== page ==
“Getty has what is called Spinal Muscular Atrophy, from what I can tell. Now we will need to do some blood work to make sure she has it. You both will need to also have a blood test just to make sure you are carriers, but unfortunately I am afraid this is the diagnosis,” said our neurologist on that fateful Friday, July 31st, 2010.
Mark and I really didn’t have much to say. Shock had encompassed the doctor’s office. I glanced at Getty as she lied on the examining table. All I could muster up was, “How long do we have?”
“At least a year but most likely not past two,” he said. More shock and disbelief.
No tears were shed in the office and not even on the way home. I asked Mark as we drove home to call my mother so they would be at the house when we arrived. How on earth were we supposed to explain this to them when we could not explain it ourselves?
Sure Getty was kind of “floppy”, but she could still sit up for a bit, in the right position, and she could hold her head up. What I know now was that it was, in certain regards, wishful thinking on our part that maybe the neurologist had this whole thing wrong.
He was right. The blood test came back positive for SMA and we were carriers.
How on earth could such a destructive disease, the #1 genetic killer of young children go virtually undetected to planning parents, new parents, women, OBGYNs … EVERYONE?!
How on earth is this not a standard blood test?
How on earth is there no insane amount of research already going into this disease so their IS already a cure?
How on earth can it even be labeled as an “orphan” disease?
I wanted justice!
My journey with grief began with utter disgust and anger. I am Getty’s mother and I am supposed to protect her from any kind of harm, and look at what I have done. Unknowingly, I had passed along a recessive gene that will, in the neurologist’s opinion, take her away from us in two years, if we are lucky.
FAST FORWARD …
“I want to thank everyone for taking the time to have our meeting her at our home, instead of at your school site,” I said.
Seven educational professionals formed a circle yesterday, Friday March 22nd, 2013, in our little kitchen to discuss Getty’s educational journey. We were here to have what would be Getty’s first Individualized Educational Program (IEP) meeting.
Here is a brief description of an IEP:
“An IEP defines the individualized objectives of a child who has been found with a disability, as defined by federal regulations. The IEP is intended to help children reach educational goals more easily than they otherwise would. In all cases the IEP must be tailored to the individual student’s needs as identified by the IEP evaluation process, and must especially help teachers and related service providers understand the student’s disability and how the disability affects the learning process.”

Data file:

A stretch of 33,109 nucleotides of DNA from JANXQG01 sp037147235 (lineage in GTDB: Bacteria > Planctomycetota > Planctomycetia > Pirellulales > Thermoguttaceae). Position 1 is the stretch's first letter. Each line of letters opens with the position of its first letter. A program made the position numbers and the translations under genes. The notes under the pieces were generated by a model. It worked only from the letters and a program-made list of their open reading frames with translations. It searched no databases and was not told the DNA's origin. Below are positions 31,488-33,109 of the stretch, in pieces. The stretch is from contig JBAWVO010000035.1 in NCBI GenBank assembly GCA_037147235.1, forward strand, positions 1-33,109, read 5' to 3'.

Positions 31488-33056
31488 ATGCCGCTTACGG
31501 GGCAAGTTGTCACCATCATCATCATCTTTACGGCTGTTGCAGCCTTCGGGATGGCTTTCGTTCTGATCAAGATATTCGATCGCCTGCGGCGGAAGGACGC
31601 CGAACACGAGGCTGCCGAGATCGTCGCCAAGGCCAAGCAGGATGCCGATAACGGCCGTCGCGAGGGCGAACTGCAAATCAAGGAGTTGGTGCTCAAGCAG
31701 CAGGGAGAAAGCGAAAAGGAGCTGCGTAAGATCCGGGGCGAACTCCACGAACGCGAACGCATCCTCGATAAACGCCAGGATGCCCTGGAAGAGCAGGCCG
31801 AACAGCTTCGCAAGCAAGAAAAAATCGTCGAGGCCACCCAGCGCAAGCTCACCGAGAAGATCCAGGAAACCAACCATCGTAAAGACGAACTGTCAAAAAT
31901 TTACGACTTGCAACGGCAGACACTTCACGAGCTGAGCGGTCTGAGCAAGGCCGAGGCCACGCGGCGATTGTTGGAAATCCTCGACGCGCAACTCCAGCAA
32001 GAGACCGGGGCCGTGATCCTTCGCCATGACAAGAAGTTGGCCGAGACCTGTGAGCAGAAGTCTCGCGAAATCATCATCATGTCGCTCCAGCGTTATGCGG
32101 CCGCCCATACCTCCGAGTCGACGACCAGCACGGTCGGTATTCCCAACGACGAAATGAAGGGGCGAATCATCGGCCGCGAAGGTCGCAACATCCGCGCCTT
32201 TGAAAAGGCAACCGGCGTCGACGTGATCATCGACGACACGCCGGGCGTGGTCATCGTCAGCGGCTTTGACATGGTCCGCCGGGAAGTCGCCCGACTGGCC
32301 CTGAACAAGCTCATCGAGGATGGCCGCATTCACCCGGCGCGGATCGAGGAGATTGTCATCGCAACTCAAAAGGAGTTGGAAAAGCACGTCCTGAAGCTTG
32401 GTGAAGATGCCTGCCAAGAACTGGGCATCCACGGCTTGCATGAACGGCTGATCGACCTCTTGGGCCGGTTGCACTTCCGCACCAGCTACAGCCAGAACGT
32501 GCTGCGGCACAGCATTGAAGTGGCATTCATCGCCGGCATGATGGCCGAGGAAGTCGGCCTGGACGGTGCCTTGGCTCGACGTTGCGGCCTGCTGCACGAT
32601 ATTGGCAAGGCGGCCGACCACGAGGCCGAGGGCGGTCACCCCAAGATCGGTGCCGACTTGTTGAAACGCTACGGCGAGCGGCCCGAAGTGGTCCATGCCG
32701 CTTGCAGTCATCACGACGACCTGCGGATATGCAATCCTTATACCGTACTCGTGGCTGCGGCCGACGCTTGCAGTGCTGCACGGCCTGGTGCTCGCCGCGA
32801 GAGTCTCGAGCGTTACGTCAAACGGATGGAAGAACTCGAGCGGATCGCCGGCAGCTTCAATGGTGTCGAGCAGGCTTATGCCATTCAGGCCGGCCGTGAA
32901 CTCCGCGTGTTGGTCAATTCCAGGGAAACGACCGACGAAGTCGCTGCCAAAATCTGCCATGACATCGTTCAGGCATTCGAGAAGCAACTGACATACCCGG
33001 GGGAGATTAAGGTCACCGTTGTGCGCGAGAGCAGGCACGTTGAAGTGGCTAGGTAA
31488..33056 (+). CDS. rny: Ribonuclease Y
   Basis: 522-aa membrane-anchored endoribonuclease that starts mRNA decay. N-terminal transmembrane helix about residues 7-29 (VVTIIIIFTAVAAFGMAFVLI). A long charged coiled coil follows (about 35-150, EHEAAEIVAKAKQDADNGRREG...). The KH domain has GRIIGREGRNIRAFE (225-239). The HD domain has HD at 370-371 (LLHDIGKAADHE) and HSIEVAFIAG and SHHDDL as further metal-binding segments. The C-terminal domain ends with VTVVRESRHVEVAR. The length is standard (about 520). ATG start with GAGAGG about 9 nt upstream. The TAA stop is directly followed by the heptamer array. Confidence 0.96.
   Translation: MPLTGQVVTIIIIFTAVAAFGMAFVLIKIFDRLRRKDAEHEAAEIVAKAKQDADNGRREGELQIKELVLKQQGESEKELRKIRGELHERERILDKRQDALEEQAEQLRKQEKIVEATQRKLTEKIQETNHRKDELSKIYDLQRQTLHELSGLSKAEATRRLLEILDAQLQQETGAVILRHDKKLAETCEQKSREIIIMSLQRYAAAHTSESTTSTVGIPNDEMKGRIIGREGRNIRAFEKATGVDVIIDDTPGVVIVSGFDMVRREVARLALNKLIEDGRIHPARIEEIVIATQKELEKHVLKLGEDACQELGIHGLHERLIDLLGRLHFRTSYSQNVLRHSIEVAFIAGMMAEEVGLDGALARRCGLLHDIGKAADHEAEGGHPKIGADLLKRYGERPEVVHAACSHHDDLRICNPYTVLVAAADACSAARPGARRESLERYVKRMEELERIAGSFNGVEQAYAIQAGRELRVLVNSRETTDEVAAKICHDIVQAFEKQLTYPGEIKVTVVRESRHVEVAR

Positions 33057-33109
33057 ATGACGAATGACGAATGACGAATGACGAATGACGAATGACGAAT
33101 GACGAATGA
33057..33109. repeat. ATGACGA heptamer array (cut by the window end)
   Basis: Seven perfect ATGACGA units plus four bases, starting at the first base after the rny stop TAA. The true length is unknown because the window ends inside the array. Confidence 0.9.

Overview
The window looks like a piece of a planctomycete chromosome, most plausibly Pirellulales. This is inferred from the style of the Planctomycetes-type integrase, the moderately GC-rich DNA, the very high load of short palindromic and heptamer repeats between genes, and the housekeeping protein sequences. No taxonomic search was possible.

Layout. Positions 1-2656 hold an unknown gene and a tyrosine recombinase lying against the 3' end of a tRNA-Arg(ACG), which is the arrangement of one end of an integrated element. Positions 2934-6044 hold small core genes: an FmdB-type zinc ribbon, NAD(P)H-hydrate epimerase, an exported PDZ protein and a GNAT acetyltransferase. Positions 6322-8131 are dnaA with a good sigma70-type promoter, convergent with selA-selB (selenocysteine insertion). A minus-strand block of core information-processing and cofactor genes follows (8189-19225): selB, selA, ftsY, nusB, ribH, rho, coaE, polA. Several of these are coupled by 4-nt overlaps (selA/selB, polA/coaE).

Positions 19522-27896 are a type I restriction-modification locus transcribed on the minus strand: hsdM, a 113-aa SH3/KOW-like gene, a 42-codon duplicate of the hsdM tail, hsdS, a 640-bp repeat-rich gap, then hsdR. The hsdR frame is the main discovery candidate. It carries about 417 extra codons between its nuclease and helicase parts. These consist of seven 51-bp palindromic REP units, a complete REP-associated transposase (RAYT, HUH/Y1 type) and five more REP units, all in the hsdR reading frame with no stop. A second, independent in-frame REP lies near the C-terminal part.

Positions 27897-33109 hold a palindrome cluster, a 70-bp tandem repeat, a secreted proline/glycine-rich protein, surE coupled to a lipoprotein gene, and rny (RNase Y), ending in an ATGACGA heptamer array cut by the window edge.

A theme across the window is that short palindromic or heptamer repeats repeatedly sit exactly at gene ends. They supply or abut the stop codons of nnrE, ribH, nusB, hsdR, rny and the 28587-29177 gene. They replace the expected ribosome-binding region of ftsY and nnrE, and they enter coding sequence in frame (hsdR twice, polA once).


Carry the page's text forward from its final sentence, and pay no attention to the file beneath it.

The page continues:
I started the meeting explaining SMA and how it affects Getty. I went into length about how incredible Getty is. I went into length about her personality, her strengths, her character, her exuberance for life, her everything.
Most of these people had never met Getty and I wanted to create a picture of our daughter so they left visualizing her as a human being and not as a number. I wanted them to leave wanting to stay until after she woke up from her nap, just so they could meet her and start their session early :).
I wanted them to care.
After I was finished talking for a good 45 minutes on all things Getty and her diagnosis, I cried uncontrollably. The entire room was crying. The catalyst for my emotional breakdown was not talking about SMA, it was not talking about my beautiful daughter — I was crying because it had finally hit me that we were “here.”
Getty will be in pre-school. Getty will be 3 on Monday, March 25th. Getty has gotten to a point in her life that she will be able to continue to grow intellectually and be challenged to shoot for the moon. Getty has already beaten the odds and there is no stopping her. Getty is a warrior. Getty is, well … Getty … and she is present and in our lives.
I usually have my “shit” together, but I could not stop crying with this realization. They could not stop crying for that same reason and afterwards learned that they were so overcome by my passion for her that they couldn’t help but feel that immense love.
There are so many things we could have done when the diagnosis was handed to us on that fateful July afternoon. We chose to fight and not allow Getty to be defined by SMA.
I knew in my heart two years simply was not going to be enough time for us to love, nurture, and explore with her. She deserves more time to love, to discover, to learn, to enjoy what life has to offer her and us as a family.
So you just never know … and here we are … and here’s to more. Lots, lots, lots more.